Goin' Home: A Tribute To Fats Domino

Various Artists

Vanguard, 2007

REVIEW BY: David Bowling


Fats Domino was one of the important figures in the early development of rock and roll, combining New Orleans rhythm and blues with an ability to create catchy pop tunes. This combination enabled him to be one of the first black artists to continually cross over onto the white pop charts. Only Elvis Presley sold more records that Fats Domino during the '50s.

Proceeds from this two-CD set go to rebuilding the 9th Ward of New Orleans, where Fats has been a lifelong resident. So the cause is good...but is the music? As with any tribute album, there are highs and lows, but the highs are the majority this time out.

If ever the right artist met the right song, it’s “I’m Walkin’” by Tom Petty & The Heartbreakers. This is a rock & roll tour de force with sterling guitar work, two great wailing sax breaks and strong vocals, hinting at just what Petty can produce when  motivated.my_heart_sings_the_harmony_web_ad_alt_250

Blues veteran Taj Mahal takes “My Girl Josephine” and pushes it in a rock direction. He lays his gruff blues voice against some solid rock guitar, with the cracks then filled in by some nice organ and percussion work. This is Taj Mahal at his jamming best.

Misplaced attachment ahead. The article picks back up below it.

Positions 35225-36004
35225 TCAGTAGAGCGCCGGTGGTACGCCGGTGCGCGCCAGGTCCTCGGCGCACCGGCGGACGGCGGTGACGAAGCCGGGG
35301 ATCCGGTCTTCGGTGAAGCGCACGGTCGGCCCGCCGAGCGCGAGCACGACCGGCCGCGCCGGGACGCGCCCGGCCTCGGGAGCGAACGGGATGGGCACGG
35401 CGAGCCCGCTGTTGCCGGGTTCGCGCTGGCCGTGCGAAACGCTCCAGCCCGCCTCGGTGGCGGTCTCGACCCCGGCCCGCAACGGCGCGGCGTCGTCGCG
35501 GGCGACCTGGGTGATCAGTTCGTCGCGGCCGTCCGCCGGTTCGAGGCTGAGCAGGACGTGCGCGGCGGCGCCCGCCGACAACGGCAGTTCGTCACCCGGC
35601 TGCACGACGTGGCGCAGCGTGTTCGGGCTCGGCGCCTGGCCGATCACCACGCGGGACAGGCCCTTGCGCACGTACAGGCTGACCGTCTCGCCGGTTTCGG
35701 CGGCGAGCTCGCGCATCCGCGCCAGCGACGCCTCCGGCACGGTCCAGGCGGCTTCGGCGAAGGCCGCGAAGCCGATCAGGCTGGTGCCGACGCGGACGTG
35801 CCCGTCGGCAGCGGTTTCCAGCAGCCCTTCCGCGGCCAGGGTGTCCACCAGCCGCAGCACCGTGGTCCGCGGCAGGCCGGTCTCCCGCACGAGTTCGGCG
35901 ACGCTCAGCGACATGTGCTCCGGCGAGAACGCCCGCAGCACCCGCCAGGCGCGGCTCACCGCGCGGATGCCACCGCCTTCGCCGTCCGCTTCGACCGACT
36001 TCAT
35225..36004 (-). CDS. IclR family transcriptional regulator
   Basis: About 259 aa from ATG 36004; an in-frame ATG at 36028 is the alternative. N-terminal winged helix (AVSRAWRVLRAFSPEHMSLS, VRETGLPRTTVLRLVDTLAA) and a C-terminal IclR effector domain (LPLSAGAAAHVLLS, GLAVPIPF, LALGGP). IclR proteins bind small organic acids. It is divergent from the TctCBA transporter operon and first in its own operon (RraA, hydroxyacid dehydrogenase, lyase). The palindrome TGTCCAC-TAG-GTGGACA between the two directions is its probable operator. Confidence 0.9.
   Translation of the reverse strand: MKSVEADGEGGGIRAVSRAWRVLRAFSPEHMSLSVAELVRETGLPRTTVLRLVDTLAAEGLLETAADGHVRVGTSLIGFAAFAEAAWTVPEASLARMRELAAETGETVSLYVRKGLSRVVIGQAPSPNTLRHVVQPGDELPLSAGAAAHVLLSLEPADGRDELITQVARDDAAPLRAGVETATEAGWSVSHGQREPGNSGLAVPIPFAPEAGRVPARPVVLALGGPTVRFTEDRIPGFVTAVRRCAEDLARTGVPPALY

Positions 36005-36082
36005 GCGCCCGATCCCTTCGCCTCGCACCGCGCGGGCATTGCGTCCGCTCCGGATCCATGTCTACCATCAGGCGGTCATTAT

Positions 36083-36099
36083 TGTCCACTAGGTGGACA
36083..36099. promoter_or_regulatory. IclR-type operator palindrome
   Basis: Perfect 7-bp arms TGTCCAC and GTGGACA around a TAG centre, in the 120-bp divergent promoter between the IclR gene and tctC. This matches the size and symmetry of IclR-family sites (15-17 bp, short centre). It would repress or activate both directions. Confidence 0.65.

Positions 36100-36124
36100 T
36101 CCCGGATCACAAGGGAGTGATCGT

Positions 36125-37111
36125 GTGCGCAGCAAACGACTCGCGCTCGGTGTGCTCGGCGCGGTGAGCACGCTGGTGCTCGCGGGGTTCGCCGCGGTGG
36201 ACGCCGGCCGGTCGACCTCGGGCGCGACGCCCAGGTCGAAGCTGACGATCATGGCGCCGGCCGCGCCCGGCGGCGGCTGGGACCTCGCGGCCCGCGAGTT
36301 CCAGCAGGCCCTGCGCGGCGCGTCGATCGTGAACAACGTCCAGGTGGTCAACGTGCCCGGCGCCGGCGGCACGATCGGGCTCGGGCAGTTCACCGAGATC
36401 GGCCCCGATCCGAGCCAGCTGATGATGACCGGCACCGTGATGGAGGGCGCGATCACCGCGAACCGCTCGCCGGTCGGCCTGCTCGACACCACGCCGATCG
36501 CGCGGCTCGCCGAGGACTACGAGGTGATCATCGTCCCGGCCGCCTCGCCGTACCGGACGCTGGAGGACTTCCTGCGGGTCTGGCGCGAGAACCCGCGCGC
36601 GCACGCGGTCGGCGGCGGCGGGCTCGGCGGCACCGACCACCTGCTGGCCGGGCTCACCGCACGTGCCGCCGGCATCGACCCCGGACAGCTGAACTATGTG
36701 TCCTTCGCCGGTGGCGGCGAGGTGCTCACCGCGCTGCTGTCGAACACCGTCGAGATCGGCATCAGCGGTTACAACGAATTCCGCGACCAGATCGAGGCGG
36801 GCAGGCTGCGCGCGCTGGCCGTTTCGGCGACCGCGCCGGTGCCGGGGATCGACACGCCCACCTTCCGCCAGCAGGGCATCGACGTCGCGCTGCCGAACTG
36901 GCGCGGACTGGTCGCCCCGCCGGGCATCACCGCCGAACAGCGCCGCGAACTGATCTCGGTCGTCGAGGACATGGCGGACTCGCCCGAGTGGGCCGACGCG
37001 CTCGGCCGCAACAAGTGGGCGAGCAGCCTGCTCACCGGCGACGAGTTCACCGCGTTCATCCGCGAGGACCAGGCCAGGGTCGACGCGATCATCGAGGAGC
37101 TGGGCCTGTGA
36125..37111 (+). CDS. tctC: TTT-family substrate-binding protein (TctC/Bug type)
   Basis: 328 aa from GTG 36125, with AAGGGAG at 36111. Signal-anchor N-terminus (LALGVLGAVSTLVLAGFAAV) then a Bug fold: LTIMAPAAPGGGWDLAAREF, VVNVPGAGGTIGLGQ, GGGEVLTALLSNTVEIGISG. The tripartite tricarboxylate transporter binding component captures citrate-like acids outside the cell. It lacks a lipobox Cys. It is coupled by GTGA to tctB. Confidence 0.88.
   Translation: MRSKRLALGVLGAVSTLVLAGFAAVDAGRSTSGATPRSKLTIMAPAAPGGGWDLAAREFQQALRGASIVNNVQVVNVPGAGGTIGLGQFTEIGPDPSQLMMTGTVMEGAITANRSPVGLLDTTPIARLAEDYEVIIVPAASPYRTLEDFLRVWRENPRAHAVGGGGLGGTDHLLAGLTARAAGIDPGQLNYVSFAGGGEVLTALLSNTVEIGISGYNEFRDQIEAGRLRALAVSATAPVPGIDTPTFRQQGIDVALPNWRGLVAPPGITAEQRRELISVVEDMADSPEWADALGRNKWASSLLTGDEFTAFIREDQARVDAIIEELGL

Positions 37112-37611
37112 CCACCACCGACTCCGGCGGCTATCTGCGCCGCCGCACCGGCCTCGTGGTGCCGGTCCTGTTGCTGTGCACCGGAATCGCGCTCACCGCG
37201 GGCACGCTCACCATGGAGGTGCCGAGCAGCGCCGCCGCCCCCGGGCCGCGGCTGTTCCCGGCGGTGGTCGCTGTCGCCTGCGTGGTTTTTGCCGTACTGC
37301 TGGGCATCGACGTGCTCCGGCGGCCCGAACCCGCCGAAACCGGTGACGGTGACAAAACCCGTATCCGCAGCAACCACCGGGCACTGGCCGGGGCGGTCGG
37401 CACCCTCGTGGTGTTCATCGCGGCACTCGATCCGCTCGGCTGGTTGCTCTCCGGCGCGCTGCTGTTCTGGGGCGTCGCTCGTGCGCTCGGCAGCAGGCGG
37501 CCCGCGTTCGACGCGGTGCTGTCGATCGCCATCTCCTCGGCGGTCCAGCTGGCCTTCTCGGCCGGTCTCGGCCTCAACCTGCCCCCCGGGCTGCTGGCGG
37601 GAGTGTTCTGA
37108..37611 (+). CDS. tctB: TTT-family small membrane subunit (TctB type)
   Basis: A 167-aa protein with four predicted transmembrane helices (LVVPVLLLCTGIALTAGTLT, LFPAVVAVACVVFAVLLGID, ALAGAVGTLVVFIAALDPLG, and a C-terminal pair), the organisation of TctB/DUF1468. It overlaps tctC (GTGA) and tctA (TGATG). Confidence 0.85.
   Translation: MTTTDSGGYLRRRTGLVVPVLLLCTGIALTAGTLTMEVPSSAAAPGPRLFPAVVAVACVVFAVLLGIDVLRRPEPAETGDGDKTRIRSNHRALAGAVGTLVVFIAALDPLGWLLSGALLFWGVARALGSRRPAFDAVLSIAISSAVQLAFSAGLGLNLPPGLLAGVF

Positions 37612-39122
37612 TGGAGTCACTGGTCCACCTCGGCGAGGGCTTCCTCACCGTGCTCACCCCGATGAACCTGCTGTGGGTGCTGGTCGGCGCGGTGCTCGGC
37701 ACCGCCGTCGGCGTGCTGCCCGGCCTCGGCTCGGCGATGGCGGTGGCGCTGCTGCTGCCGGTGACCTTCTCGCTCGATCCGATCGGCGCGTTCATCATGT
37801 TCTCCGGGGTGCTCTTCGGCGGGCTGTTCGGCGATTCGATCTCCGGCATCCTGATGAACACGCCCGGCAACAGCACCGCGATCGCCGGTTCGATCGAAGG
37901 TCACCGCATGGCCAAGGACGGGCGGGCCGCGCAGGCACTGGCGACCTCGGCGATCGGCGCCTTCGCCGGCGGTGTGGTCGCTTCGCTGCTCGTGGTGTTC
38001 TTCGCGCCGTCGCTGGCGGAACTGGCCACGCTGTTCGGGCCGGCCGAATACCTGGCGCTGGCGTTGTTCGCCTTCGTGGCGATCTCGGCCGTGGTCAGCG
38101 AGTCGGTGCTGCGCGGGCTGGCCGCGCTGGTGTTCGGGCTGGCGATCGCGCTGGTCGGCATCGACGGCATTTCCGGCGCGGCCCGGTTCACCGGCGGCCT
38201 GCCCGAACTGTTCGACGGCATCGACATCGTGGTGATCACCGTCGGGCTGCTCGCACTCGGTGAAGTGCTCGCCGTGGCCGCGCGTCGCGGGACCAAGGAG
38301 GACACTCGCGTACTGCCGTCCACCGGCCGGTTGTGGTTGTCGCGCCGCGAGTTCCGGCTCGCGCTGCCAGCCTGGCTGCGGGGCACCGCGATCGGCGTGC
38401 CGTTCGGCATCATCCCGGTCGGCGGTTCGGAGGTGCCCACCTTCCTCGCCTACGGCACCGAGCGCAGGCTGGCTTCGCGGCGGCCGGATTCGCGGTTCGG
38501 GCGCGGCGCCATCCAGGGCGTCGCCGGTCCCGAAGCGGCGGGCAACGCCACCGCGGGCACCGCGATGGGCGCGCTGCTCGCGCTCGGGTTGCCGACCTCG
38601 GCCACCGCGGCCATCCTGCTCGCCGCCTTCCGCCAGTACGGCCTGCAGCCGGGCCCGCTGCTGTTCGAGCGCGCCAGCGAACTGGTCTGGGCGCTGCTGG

“Blue Monday” by Randy Newman is a pleasant surprise. He gives the tune a honky tonk piano sound and his vocals are stronger than I have heard out of him in years. “Be My Guest” is a little known gem that Ben Harper takes on, using a strong horn section and some steel drums to provide the background for his ska-oriented vocal style. It is an unusual and creative presentation.

Elsewhere, Elton John gives a straightforward vocal to “Blueberry Hill” but also plays a little honky tonk piano in support. Smooth vocalist Mark Broussard brings his soul styling to “Rising Sun.” Dr. John is New Orleans at its musical best, and he doesn't disappoint with “Don’t Leave Me This Way,” which features his gruff vocals and sometimes flamboyant piano playing. Finally, B.B. King takes “Goin’ Home” and gives it his signature blues treatment. His gritty vocals alternating with his clear guitar licks make this a classic.

The two real misses on Goin’ Home: A Tribute To Fats Domino are by Robert Plant on  “It Keeps Raining” and Willie Nelson with “I Hear You Knockin Plant seems not to care and provides a subdued vocal, and while Willie Nelson is a lot of things, New Orleans rock & roll is not one.

Lastly, Herbie Hancock uses “I’m Gonna Be A Wheel Someday” as a jumping-off point for his jazz keyboards. It has been years since Hancock has let himself go creatively. This ends up as a Hancock creation more than a Fats Domino cover, but is interesting.

Goin’ Home: A Tribute To Fats Domino is an excellent all-around album -- and I haven't even touched on the contributions from Neil Young, Paul McCartney and Norah Jones. You'll have to discover those on your own.

This is good music for a good cause that will help bring a classic artist back to the spotlight. You can’t get much better than that.

Rating: B+

User Rating: Not Yet Rated



© 2007 David Bowling and The Daily Vault. All rights reserved. Review or any portion may not be reproduced without written permission. Cover art is the intellectual property of Vanguard, and is used for informational purposes only.